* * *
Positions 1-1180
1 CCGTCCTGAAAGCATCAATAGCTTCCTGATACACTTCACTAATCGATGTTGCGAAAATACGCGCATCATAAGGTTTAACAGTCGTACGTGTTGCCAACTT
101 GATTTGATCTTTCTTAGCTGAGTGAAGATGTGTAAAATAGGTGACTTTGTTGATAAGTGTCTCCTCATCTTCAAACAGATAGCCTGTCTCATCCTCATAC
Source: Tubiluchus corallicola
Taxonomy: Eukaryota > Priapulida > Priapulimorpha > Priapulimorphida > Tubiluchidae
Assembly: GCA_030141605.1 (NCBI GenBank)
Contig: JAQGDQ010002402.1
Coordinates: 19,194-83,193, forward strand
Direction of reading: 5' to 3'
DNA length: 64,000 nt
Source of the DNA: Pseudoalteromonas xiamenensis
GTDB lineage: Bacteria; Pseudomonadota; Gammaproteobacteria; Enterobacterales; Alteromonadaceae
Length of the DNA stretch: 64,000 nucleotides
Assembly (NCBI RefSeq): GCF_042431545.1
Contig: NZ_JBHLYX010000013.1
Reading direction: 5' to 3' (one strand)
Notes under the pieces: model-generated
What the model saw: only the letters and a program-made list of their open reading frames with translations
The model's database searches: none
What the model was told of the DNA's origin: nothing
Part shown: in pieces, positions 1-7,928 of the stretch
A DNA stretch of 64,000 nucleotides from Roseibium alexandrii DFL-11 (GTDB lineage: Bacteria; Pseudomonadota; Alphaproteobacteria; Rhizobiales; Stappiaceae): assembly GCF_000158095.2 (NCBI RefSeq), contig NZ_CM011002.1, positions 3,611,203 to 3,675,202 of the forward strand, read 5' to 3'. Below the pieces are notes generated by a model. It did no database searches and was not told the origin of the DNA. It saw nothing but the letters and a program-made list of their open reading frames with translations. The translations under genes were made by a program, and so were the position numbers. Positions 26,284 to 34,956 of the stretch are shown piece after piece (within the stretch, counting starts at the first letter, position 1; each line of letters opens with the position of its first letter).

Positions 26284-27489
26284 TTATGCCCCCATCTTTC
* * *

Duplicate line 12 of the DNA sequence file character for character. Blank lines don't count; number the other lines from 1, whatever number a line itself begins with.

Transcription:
GTDB lineage: Bacteria; Pseudomonadota; Gammaproteobacteria; Enterobacterales; Alteromonadaceae